Such questions require an ordering principle. Photography’s mimetic quality – so close to the real world as to mirror it exactly – risks reducing the interpretation of a photograph to a recognition of content, seen through its Albertian window frame. John Berger provides one based on the distinction between two kinds of uses of photography, one linear, the other radial.4 A linear interpretation is limited to illustrating an argument or demonstrating something. But memory is not linear; it works through associations all connected in some way to the (photographic) event. Berger’s alternative is to construct a context for the photograph with words and other photographs, thus locating the photograph in a broader visual narrative which combines with the viewer’s pre-existing memory bank: ‘A radial system has to be constructed around the photograph so that it may be seen in terms which are simultaneously personal, political, economic, dramatic, everyday and historic.’5.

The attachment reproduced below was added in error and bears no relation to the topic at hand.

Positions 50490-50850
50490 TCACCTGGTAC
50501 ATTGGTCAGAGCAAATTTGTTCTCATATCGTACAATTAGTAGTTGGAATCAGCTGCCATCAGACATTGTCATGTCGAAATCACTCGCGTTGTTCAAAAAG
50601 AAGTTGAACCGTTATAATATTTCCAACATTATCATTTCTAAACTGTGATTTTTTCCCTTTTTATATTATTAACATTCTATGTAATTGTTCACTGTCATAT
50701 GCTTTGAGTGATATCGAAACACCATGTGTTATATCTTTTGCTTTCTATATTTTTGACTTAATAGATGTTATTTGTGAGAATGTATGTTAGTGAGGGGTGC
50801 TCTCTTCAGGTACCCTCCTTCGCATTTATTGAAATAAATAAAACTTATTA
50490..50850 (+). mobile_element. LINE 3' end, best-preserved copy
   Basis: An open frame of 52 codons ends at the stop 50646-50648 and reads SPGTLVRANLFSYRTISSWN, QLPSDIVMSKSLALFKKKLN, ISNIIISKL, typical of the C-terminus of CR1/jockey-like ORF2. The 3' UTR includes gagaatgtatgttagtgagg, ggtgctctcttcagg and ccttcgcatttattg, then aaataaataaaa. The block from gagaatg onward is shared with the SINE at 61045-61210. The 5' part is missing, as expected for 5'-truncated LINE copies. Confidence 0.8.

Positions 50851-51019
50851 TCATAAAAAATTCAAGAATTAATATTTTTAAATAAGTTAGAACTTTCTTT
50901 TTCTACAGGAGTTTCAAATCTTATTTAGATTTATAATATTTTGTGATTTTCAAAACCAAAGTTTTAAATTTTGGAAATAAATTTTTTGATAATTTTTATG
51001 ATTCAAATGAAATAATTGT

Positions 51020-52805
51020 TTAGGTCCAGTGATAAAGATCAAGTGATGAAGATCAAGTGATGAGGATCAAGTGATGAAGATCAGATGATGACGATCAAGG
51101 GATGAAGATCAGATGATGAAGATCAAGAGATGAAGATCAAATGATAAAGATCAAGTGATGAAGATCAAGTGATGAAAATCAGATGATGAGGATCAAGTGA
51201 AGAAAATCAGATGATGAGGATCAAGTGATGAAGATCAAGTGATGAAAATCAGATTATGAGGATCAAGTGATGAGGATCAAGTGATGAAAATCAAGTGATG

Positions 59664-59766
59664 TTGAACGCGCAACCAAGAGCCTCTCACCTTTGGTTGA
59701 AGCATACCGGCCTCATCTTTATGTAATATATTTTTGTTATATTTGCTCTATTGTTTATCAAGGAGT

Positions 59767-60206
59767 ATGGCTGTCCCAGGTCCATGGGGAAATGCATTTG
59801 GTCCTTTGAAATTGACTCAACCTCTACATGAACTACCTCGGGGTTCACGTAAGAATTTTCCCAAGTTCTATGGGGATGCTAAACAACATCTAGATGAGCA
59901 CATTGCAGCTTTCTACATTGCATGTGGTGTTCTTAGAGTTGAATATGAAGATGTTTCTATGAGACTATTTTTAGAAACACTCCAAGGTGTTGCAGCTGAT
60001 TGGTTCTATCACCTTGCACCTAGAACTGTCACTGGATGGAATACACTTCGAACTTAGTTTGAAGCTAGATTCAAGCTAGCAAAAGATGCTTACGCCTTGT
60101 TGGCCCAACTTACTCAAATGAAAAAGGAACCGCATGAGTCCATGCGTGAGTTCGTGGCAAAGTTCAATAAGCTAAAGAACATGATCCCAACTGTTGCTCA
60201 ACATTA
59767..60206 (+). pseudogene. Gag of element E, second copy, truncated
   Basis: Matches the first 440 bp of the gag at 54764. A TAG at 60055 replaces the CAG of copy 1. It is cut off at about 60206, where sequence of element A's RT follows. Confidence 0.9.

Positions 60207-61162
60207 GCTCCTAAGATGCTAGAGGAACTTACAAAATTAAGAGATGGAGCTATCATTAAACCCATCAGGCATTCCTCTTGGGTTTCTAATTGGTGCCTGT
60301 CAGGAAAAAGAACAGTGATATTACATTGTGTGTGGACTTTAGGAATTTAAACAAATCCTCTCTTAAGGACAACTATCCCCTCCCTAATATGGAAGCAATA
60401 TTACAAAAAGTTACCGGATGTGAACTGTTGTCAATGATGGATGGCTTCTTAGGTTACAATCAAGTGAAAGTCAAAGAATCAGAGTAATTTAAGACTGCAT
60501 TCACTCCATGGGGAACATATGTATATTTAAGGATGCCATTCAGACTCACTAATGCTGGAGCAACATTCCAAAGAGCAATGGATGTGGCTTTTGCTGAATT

Infra’s strident combination of beauty and suffering is troubling. We need to seek elsewhere what the image suggests, thinking, imagining, even, the kind of space described by Roland Barthes as ‘the great labyrinth’, a spatial metaphor which suggests a journey of interpretation, a quest, a puzzle.6. The labyrinth transcends the frame-outside-the-frame of war photography, by virtue of forming a broader repository of knowledge and reference. Umberto Eco develops a similar analogy referring to ‘the encyclopaedia’ of symbols; always potentially active in our visual field.7. Eco’s encyclopaedia can be adapted as an iconology of remembered or half-forgotten imagery. Photography too has its encyclopaedia; it is no different in this sense from literature or even cinema, and the visual encyclopaedias of both are what art historians resort to for their strategies of interpretation. The advantage of Berger’s radial schema is that it can serve to establish a dynamic use of the encyclopaedia. Berger defines it in this way: ‘A radial system has to be constructed around the photograph so that it may be seen in terms which are simultaneously personal, political, economic, dramatic, everyday and historic.’8. In more than one sense, Berger is transposing Walter Benjamin’s concept of history as constellation, such that the present can encapsulate the past, its memory.9.